Where should investors be looking for a chance to develop their portfolio, and where should they be avoiding? Pure Property Investment’s Paul Glossop breaks down what’s hot and what’s not.
Still my number one pick at the moment, specifically out towards Ipswich Central where there is a strong pipeline of infrastructure spend, along with jobs creation and long term 4 per cent plus year-on-year population growth projected over the coming 10 years.
The suburbs surrounding the Petrie Campus and Moreton Bay in particular have proven to have strong demand over the past two years and the next five years during its construction phase. First enrollments will bode very well for demand over the long term.Coast
With low vacancy rates within the 20- to 25-kilometre ring of our capital, on an even keel, I see a return of around the 4 to 4.5 per cent gross mark. This is not lighting anyone’s socks on fire, however it’s pretty consistent and looks to remain that way.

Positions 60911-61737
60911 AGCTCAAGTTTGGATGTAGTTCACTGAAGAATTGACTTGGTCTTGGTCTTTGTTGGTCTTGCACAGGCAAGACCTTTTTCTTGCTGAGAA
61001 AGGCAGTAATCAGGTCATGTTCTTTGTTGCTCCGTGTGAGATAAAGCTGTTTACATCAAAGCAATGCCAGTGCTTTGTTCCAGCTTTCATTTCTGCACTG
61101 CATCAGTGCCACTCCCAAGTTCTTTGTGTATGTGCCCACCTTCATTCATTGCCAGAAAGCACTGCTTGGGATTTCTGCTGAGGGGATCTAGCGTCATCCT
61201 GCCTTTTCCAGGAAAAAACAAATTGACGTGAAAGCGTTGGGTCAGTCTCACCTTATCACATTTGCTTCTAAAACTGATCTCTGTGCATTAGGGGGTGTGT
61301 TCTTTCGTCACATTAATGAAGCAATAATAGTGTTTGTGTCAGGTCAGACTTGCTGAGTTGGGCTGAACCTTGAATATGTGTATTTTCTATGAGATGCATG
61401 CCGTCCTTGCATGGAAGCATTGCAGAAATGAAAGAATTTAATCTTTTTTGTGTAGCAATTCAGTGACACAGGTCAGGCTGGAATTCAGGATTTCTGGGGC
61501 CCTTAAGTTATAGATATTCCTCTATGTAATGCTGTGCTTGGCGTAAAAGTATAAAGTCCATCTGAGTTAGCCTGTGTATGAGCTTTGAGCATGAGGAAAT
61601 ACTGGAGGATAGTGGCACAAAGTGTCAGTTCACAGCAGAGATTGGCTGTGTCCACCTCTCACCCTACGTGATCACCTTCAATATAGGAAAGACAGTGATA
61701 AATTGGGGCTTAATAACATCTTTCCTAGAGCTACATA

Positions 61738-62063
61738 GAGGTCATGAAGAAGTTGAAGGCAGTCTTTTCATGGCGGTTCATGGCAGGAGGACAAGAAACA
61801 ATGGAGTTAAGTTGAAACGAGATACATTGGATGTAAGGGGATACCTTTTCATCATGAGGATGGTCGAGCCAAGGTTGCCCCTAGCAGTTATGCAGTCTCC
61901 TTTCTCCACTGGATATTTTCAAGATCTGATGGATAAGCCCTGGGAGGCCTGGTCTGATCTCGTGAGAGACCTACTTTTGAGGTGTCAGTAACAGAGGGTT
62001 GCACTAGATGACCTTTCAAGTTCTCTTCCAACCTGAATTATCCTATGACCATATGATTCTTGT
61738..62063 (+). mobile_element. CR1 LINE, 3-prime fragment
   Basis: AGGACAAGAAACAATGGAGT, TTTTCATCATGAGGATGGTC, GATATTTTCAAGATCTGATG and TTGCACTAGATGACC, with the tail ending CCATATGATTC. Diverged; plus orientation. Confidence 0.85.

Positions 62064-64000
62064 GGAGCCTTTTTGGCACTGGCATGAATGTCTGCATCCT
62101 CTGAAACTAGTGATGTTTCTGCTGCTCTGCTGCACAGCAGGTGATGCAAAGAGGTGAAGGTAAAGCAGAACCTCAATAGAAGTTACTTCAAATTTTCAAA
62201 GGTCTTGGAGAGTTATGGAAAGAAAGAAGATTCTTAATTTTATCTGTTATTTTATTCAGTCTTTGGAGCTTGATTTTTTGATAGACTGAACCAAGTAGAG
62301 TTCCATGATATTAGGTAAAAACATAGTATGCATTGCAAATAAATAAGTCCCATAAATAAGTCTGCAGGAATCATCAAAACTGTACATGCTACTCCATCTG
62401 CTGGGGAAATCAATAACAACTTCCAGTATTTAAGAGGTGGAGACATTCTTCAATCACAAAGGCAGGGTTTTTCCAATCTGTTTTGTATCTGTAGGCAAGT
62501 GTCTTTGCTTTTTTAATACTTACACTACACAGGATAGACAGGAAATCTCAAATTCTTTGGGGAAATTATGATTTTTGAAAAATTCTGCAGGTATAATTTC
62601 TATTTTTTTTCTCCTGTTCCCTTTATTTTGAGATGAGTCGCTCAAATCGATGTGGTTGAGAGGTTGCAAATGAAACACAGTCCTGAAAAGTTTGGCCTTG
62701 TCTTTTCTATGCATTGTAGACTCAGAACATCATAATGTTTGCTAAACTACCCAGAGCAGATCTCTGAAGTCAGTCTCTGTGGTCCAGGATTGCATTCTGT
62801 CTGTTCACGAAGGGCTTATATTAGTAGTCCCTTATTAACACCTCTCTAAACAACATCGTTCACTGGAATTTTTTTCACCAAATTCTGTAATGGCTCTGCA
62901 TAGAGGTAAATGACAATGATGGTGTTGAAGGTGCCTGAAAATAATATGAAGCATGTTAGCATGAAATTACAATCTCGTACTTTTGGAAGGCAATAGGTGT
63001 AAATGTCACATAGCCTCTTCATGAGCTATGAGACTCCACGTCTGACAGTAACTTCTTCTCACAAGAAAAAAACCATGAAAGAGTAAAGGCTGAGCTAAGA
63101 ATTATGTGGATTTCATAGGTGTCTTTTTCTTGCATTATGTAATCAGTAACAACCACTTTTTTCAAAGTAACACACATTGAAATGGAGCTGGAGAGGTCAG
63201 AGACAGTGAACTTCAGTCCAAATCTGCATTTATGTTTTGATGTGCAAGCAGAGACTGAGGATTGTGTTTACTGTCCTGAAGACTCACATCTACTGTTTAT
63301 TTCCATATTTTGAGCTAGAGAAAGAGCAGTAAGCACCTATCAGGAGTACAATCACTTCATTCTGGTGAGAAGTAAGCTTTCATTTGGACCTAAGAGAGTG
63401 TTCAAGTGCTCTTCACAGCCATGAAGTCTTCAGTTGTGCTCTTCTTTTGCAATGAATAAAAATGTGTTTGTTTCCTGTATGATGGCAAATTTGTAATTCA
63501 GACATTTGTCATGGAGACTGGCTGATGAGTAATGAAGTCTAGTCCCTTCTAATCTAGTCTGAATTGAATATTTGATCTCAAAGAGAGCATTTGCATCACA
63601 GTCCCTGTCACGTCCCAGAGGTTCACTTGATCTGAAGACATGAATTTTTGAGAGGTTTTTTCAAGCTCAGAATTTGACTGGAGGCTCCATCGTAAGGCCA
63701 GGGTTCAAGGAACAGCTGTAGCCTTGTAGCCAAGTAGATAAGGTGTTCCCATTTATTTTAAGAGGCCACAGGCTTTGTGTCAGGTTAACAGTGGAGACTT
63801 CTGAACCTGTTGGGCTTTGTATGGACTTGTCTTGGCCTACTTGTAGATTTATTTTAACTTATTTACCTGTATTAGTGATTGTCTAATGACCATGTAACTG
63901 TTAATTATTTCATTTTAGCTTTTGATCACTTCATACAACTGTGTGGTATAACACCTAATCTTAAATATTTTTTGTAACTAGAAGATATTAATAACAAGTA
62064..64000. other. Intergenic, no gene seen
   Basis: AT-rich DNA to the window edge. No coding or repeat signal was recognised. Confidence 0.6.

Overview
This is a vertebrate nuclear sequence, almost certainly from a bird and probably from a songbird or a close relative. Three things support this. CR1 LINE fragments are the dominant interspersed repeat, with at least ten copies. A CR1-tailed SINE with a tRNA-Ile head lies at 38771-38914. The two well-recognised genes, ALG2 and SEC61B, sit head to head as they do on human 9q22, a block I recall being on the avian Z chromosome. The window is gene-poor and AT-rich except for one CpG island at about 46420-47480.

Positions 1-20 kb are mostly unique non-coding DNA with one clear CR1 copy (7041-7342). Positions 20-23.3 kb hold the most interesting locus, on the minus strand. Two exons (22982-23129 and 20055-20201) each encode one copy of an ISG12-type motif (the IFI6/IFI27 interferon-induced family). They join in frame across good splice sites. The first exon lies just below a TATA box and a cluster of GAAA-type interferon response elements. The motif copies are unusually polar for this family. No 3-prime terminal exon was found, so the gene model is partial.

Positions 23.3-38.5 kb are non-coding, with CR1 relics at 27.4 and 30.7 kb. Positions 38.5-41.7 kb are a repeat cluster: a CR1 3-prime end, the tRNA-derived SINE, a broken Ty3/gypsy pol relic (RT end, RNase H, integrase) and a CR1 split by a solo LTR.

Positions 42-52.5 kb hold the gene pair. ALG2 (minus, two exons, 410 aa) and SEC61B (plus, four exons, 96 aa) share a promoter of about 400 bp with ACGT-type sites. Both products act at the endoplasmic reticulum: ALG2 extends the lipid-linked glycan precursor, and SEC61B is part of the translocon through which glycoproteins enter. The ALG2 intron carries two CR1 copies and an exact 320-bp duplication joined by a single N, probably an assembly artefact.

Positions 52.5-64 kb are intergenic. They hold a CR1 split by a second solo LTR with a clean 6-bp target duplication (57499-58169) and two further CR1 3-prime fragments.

Capital growth looks set to remain steady and I see a solid 12 to 24 months ahead once more, particularly in the free-standing housing space.
In the short term, I don’t see any data that is going to help its situation.
Perth has seen a doubling of the properties on the market between 2014 and 2017, and they have a long way to go to show signs of growth.
It is relatively cheap buying in Perth at the moment, but you need to pick the start of the next growth cycle and not just the bottom to ensure you are achieving capital growth.
The markets towards Elizabeth and further west in the manufacturing belt will show some hurt over the coming years as the jobs market tightens up on the back of the Holden plant closure.
I expect to see some easing in the rental vacancy rates and a softening over the coming two to three years in the price points.